Running sounds easily done. Especially when you’re new to the running game. You start to find your stride, you’re seeing huge progress and you want to keep it going. Never stop, rest is for the weak! We’ve all been there, it is tempting. But is it worth it? It sounds fun, running 5 times a week. However, when you train too much or not in the correct way, it could lead to serious injuries. We can never stress enough the importance of rest days. Even when you might feel fine. Rest & recovery should always play a core part in your overall running programme. Give your body a chance to rest and to grow. You’ll only come back stronger. Daily stretches, proper nutrition and a good quality sleep will all boost your progress way more efficiently than just trying to squeeze in the extra miles whenever you can. Have a balanced routine and stick to it. Trust the process and gradually increase your distance, and be consistent. Incremental changes of 10% are scientifically proven to be the safest way of improving your running performance as you not only make it achievable for your body, you also significantly reduce the risk of injury and fatigue. Varying your training regime is also very important. Don’t underestimate the power of resistance training and its ability to condition your body. Core-stability can play a huge part in improving your running form and therefore should not be left as an afterthought.
Preparation is key
Don’t be that person who just hits the ground running. You may look cool first, but your body will slowly start to hate you for it. A warming-up is very important to reduce the risk of injury. Warming up your muscles lets your body know that you’re about to head out for some exercise. Give yourself a chance to get the blood flowing and shake off all the cobwebs of the day. You’ll most likely improve your performance as you’ll find it easier to pick up the pace after a gradual build-up. Not only warming-up is important, make sure you don’t forget to cool down too! Right after you finish your run, transition into a brisk walk and let your heart rate gradually lower. This will help to reduce the build-up of lactic acid and reduce muscle soreness and fatigue. Besides warming up and cooling down, make sure you wear appropriate clothing. Chilly outside? Wear some extra layers? Raining? Pop on the waterproofs. Running in the heat? Lose the layers and take some extra water with you. Be ready for anything, that’s the key.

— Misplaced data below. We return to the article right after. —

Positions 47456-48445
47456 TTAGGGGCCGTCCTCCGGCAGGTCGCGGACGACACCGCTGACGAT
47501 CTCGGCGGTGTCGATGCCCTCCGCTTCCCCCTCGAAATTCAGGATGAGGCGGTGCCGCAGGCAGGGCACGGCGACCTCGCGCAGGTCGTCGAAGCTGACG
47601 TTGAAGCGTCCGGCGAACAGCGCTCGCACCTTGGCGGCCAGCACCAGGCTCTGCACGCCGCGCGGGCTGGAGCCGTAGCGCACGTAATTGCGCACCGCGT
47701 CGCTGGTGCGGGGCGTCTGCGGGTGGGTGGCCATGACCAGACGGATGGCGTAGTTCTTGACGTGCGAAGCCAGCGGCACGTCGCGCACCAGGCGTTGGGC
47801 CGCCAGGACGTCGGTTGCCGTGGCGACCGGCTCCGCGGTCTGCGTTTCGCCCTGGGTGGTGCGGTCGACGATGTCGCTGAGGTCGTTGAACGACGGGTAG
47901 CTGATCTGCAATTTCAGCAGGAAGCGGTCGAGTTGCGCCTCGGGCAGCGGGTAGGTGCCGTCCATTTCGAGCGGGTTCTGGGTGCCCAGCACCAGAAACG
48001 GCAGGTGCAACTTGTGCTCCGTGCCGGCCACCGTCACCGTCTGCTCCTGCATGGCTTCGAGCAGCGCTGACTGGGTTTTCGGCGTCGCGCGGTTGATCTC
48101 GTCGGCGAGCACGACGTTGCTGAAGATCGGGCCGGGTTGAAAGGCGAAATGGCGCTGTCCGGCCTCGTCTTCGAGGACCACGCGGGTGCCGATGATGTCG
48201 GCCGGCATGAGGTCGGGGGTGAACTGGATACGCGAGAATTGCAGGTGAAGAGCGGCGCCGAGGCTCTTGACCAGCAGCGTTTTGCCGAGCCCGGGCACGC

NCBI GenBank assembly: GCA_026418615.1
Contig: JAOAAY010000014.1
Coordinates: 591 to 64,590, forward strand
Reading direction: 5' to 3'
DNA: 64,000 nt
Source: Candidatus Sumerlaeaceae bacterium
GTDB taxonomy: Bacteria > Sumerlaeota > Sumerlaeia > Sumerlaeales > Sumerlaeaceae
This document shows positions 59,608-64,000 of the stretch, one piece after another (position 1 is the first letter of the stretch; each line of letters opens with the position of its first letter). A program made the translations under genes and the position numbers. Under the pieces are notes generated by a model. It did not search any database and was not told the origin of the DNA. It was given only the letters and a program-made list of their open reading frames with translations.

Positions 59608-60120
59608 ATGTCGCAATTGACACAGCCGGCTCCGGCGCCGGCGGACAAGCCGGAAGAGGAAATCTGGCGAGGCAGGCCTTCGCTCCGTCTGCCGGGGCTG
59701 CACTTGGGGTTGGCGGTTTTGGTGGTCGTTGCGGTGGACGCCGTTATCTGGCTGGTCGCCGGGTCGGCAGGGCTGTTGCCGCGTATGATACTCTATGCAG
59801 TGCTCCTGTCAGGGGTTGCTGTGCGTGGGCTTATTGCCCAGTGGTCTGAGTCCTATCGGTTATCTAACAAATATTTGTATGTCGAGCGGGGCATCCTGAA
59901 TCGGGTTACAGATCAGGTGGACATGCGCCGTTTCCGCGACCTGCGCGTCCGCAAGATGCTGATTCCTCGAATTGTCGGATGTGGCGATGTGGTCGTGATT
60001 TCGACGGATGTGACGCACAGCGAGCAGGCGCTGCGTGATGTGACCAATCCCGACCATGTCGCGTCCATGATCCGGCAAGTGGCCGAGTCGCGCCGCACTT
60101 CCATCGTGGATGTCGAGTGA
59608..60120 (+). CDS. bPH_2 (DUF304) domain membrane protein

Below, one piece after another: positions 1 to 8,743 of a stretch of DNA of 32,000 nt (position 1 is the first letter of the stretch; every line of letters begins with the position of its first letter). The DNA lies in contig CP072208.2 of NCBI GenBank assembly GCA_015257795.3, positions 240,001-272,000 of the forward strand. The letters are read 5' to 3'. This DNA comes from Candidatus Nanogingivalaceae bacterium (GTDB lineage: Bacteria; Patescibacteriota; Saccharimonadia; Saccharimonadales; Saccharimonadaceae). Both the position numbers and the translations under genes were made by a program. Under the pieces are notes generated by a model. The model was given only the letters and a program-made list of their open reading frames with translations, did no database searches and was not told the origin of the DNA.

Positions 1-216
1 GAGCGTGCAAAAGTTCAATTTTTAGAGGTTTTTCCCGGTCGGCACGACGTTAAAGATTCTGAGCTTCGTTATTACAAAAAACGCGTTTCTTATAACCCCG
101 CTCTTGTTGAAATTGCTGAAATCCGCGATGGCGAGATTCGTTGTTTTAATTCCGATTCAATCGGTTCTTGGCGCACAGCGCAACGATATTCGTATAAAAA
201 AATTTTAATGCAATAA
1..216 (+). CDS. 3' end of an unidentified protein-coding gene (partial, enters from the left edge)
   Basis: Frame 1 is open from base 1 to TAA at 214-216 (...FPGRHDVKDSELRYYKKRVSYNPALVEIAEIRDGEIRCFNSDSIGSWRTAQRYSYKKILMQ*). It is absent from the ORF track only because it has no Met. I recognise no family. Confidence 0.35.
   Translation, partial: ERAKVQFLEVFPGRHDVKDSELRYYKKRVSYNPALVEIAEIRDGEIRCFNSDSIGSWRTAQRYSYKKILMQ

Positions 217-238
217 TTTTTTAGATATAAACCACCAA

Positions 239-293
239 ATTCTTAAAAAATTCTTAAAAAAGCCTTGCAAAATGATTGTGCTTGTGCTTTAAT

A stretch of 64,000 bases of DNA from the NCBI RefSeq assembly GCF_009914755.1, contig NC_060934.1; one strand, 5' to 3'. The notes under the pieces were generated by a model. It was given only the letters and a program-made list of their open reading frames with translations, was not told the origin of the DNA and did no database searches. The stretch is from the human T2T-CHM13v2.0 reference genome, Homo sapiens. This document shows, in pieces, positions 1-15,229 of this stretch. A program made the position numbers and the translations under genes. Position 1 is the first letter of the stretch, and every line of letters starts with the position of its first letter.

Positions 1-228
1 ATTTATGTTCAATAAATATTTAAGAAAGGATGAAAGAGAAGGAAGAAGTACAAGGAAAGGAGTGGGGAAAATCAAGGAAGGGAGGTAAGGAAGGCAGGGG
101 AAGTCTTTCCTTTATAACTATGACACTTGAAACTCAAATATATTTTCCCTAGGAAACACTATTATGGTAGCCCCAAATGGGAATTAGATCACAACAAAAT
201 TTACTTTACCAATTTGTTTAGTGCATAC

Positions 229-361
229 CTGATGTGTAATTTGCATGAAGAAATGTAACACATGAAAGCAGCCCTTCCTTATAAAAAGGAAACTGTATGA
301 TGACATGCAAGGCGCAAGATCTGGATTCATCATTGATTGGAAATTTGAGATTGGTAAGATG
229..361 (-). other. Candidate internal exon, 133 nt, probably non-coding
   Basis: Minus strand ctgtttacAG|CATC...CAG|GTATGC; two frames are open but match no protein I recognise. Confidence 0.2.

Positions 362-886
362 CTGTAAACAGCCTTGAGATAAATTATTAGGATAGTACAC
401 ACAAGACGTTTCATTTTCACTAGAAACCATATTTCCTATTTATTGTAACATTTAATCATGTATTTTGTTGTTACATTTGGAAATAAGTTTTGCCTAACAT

Injury Insights series
In our newest series called Injuries Insights, we’ll be looking at teaching you more about the most common injuries for runners. Together with articles and infographics, we will teach you more about:
- (Runners) Knee
- Calf and Achilles
- Core (lower back)
If you want to know more about these 3 types of injuries, keep an eye out on our socials to learn more about these injuries and how you can prevent them from happening.
How can ARIONCOACH help you to prevent or treat injuries?
ARIONCOACH breaks down your running technique into simple-to-understand pieces. Each run you’ll focus on one aspect of your running technique at a time. After each run, the AI coaching engine assesses how you are getting on and continuously adapts as you progress towards your personalized goals. Helping you to run faster, run further and most importantly, run safer.
If you enjoyed reading this blog, please let us know what you liked about it at firstname.lastname@example.org. We’d also love to hear what you want to see in future blogs so don’t hesitate to get in touch.